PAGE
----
Terminal housings 20 are also lightweight and sufficiently strong and durable to maintain directional accuracy of output terminals 28 and to endure environmental forces such as icing or severe wind. Material thickness throughout a terminal housing 20 may vary, being thinner in areas experiencing tension and compression and thicker in areas experiencing shearing forces.
FIG. 5 is a side elevation view showing the curvature of a tubular neck 64 of a preferred embodiment of terminal housing 20 of the present invention; FIGS. 6, 6A, and 65 are cross-sectional views of optional friction bumps positioned within terminal housing 20; FIG. 7 is an auxiliary view of the terminal housing from a perspective direction 7--7 of FIG. 5; and FIG. 8 is a front elevation view of the terminal housing shown in FIG. 5. With reference to FIGS. 5-8, terminal housing 20 preferably includes a flat, circular base 62, tapering to a funnel portion 60 and tubular neck 64 with changing angular displacement to form an arcuate channel 66 that is adapted to support optical conductor 30. Base 64 has an entry position 67 for channel 66 that is adapted to receive optical conductor 30. Skilled persons will appreciate that base 64 may be any type of substrate connection feature, such as a grommet.
In one preferred embodiment, base 62 has a diameter d1 of 38.1 mm and a thickness t1 of 1.6 mm; funnel portion 60 has a diameter d2 of 22.9 mm; tubular neck 64 has a diameter d3 of 9.3 mm; and channel 66 has a diameter d4 that nearly matches the diameter of optical conductor 30 for a snug fit, e.g., 1 mm.
Alternatively, with reference to FIG. 6, channel 66 may have a diameter d4 slightly larger, e.g., 0.15-0.25 mm larger, than the diameter of optical conductor 30 to facilitate placing it into channel 66. In most cases, a 15% diameter difference is preferred. Whenever a significant diameter difference is desirable, terminal housing 20 is preferably adapted to include one or more internal friction bumps or pads 69 within funnel portion 60 to prevent optical conductor 30 from extending too far beyond distal position 87 of terminal housing 20. In FIG. 6, a pair of proximal friction bumps 69 is positioned on opposing internal surfaces of the front 76 and back 94 of channel 66. Skilled persons will appreciate that friction pads 69 can be positioned higher or lower within channel 66 or on the same side of channel 66. Similarly, a bump 79 on front 76 can be positioned higher in channel 66 than a friction bump 79 on back 94. More than two friction bumps 79 can be employed.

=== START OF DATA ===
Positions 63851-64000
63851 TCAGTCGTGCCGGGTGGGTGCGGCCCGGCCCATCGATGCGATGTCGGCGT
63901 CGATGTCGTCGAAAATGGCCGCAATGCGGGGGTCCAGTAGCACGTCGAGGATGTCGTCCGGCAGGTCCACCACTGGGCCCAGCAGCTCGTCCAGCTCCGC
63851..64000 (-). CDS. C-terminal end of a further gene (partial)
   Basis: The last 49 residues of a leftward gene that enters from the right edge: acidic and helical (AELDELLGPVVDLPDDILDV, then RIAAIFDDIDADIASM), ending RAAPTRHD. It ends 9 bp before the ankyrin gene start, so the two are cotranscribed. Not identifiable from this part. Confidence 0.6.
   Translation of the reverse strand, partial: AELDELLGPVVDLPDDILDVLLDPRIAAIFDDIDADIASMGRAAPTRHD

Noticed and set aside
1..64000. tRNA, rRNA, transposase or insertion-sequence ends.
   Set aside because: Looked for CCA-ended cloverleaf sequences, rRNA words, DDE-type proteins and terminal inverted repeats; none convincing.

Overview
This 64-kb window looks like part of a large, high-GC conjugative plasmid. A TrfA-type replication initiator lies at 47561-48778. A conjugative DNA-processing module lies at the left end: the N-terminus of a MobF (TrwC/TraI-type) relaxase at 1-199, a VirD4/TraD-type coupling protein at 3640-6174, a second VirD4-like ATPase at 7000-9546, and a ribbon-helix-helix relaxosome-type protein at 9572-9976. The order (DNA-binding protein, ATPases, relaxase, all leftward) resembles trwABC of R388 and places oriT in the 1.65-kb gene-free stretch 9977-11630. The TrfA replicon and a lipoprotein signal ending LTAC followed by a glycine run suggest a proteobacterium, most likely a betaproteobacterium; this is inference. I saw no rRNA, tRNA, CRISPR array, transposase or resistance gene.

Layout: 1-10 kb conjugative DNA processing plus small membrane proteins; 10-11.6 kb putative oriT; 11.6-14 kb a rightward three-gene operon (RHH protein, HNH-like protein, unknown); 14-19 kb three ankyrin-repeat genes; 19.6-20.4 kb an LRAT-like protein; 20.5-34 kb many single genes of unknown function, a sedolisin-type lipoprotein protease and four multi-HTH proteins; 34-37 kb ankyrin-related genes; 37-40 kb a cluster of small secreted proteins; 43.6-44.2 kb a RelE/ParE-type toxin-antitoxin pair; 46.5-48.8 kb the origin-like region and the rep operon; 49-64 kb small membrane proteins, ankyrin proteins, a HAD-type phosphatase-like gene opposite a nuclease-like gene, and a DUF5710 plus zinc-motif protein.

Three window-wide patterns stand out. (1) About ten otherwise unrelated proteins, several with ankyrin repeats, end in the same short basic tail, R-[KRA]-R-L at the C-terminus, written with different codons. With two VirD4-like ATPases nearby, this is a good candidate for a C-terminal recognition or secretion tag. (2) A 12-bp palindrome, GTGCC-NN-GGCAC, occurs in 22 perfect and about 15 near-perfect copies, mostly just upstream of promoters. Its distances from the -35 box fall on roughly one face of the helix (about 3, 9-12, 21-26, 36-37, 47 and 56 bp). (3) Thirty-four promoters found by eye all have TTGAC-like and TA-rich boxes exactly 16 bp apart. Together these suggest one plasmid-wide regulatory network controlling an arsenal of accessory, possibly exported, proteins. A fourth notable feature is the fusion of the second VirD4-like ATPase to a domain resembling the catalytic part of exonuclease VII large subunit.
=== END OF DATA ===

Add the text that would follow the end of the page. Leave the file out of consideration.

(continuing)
A minimum height h1 of tubular neck 64 depends largely on the type, and particularly the diameter, of optical conductor 30. Because the curve radius is preferably at least about 10 times the diameter of the preferred optical conductor 30, the height of tubular neck 64 as well as d4 of channel 66 may be selected to accommodate a specific diameter of optical conductor 30. In the embodiment shown in FIG. 8, h1 is about 32.1 mm.
With reference again to the preferred embodiment in FIG. 5, front 68 of tubular neck 64 has generally circular curvature with respect to a focus 70 that is positioned at a height h2 of 18.5 mm from bottom 72 of base 62 and at a distance d5 of 6.4 mm from front 74 of base 62. With respect to focus 70, radius r1 has a value of 16.9 mm to front 68 of tubular neck 64; radius r2 has a value of 18.5 mm to front 76 of channel 66; radius r3 has a value of 19.1 mm to center 78 of optical conductor 30; and radius r4 has a value of 21.2 mm to back 80 of tubular neck 64. Top 82 of tubular neck 64 is flush with a radius line 84 having an angle θ of 40° with respect to plane 86 (of substrate 16 or) of bottom 72 of base 62. Top 82 includes distal position 87 of channel 66.